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Misguided Car-Insurance Changes

May 5, 2007


NEW JERSEY'S revitalized automobile insurance market has emerged intact from criticism that it permits insurers to consider education and employment in calculating driver risk. The state Senate Commerce Committee has rejected a bill to forbid the practice.

The only committee member who supported the bill when the panel voted in March was Sen. Nia Gill, a Montclair Democrat and a sponsor of the measure. She argued that education and job status were proxies for race and income, which insurers are forbidden to consider.

As to the merits of the bill, one might expect a high school dropout working in a fast-food restaurant to do as well on a state road test as an economist with a doctorate from Harvard. However, insurers say that more is involved in driving day in and day out than physical ability.

Judgment is involved, and prudence. If a person has obtained a bachelor's or higher degree and holds a responsible job as a manager or professional, chances are that he or she is a good insurance risk. That has been the experience of the Geico insurance company.

Other users

Indeed, when regulators in Maryland raised questions about use of education and employment in risk assessment, the company submitted data proving they were valid criteria.

In New Jersey, nine other insurers use education in evaluating risk, and two others use occupation. Only Geico and one other firm, Electric Insurance, use both. However, Geico says that it also considers 23 other factors in assigning motorists to risk categories.

It returned to the New Jersey market just three years ago, after advertising nationally for three decades that its policies were "not available" here. Since it came back, it has done a roaring business, becoming the third-largest insurer in the state, covering 620,000 vehicles.

The state Department of Banking and Insurance advises motorists to shop around for coverage. If Geico's proposed premium seems high, another company may charge less.

What's important is that competition has returned to the insurance business in New Jersey, and motorists are benefiting. Geico calculates that it is saving policyholders an average of $750 a year. There has been a big change since 2001.

At that time, the automobile insurance business in New Jersey was a shambles. Insurers were closing up shop. They said that the regulatory climate here was hostile, that the rules and the bureaucrats would not let them make a profit.

State Farm was the biggest insurer, with 825,000 policies. The company's requests for rate increases had been rejected repeatedly. It was losing money. So it decided to leave the state. The law didn't allow it to do this summarily, though. It had to phase out its departure. It began to do this, refusing to renew 4,000 expiring policies every month.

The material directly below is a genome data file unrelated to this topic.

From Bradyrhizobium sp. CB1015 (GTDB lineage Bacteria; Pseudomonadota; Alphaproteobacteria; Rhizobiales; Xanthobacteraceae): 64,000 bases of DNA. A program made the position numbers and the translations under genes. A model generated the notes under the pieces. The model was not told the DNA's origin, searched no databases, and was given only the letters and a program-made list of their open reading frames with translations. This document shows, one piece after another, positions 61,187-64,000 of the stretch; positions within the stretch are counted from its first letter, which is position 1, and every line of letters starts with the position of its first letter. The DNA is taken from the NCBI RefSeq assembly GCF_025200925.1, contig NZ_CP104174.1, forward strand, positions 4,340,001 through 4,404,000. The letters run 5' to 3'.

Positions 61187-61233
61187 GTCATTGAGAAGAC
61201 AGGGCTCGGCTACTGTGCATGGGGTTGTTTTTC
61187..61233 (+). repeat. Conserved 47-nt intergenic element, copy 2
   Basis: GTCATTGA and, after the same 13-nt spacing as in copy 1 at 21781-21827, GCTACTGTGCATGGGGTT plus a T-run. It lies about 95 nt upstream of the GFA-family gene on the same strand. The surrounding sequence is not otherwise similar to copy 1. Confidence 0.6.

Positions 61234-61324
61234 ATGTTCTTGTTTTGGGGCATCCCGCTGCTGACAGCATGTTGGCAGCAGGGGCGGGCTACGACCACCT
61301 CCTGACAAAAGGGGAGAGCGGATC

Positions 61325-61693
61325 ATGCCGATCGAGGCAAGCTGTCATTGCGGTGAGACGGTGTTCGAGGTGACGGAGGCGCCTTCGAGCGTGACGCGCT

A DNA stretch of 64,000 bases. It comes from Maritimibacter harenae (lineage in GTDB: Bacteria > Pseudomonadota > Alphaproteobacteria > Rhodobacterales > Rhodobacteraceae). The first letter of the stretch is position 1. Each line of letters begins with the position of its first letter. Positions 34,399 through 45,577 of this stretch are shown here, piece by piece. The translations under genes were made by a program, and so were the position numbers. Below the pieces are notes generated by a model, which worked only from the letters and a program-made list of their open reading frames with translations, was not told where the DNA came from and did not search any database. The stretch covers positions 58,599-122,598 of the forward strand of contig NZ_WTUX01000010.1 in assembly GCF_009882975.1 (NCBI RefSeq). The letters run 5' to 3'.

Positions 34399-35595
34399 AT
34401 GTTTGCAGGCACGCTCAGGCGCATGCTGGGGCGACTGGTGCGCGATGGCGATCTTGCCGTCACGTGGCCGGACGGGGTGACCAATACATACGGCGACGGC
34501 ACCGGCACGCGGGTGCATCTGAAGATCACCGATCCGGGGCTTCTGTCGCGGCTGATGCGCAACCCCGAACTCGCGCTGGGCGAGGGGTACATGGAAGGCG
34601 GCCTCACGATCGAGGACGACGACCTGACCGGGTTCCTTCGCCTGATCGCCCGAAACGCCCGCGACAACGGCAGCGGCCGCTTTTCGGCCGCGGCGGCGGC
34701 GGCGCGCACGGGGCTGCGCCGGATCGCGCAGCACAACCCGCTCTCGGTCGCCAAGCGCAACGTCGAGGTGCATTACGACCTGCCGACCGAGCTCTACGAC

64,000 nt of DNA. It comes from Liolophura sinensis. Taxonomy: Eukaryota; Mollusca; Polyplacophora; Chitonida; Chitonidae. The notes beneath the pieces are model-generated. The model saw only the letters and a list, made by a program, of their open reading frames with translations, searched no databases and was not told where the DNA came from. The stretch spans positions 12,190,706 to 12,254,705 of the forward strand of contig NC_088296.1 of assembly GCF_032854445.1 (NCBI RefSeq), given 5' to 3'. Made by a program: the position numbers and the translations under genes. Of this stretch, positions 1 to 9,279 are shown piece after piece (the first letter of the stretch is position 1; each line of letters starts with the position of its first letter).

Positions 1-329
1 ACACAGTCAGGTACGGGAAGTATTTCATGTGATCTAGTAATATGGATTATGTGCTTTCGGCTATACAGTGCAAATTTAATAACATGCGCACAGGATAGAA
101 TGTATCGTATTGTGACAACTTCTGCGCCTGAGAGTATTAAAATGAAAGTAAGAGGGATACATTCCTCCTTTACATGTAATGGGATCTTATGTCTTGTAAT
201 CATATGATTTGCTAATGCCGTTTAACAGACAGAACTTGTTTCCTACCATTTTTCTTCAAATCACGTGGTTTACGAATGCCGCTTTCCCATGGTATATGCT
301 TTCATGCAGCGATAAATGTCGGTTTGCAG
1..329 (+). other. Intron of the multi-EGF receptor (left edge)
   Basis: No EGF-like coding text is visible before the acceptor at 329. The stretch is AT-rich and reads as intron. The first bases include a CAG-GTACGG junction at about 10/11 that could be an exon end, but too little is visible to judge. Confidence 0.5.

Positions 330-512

The owners of these policies had trouble obtaining replacement coverage. Insurers were looking for ways to reject applicants, not to sign up new ones. Some people began driving without insurance.

McGreevey pick

There was a new man in the governor's office, James E. McGreevey. He was a liberal Democrat. It turned out that he had other inclinations as well, which would lead ultimately to his resignation. However, he did accomplish three things. He fixed a fiasco with the E-ZPass toll collection system. He fixed another fiasco with motor-vehicles emission inspections. And he fixed automobile insurance.

He did this by hiring a competent administrator, Holly Bakke, and essentially giving her carte blanche. He and legislative leaders agreed to relax insurance regulations, giving companies more latitude to raise rates, to decide which drivers to insure, and to charge higher rates for drivers likely to incur claims. This was risky for the politicians. If the insurance companies responded by boosting rates sky-high and refusing to write policies in the inner cities, there would be a tremendous uproar. This didn't happen, thanks to Bakke.

She set about convincing the industry that if it played square, she and the governor would, too. She made a convert of the formidable Maurice Greenberg of the American Insurance Group, persuading him to reverse a decision to pull out of New Jersey.

State Farm saw what was happening and stopped canceling policies. As for Geico, which had become a unit of Berkshire Hathaway, led by Warren Buffett, the celebrated Sage of Omaha, it announced "Good news" for New Jersey. It was returning to the state, effective immediately, and Buffett gave Bakke much of the credit. "She would be a success in any line of work," he said.

It was against this background that Nia Gill and minority and consumer advocates, including the NAACP and New Jersey Citizen Action, mounted a campaign to forbid insurers to base rates in part on drivers' education and employment. This would have meant a return to politically correct rate-setting. Minorities and low-income people would benefit.

To remain profitable, however, the insurers would have to raise rates on other drivers, and there were many more of these than there were people whose premiums would be reduced. There was little stomach in the Legislature for returning to the bad old days. Of the Senate Commerce Committee's five members, four two Democrats and two Republicans voted against releasing the bill for a floor vote. Good.


James Ahearn is a contributing editor and former managing editor of The Record.

(c) 2007 Record, The; Bergen County, N.J.. Provided by ProQuest Information and Learning. All rights Reserved.

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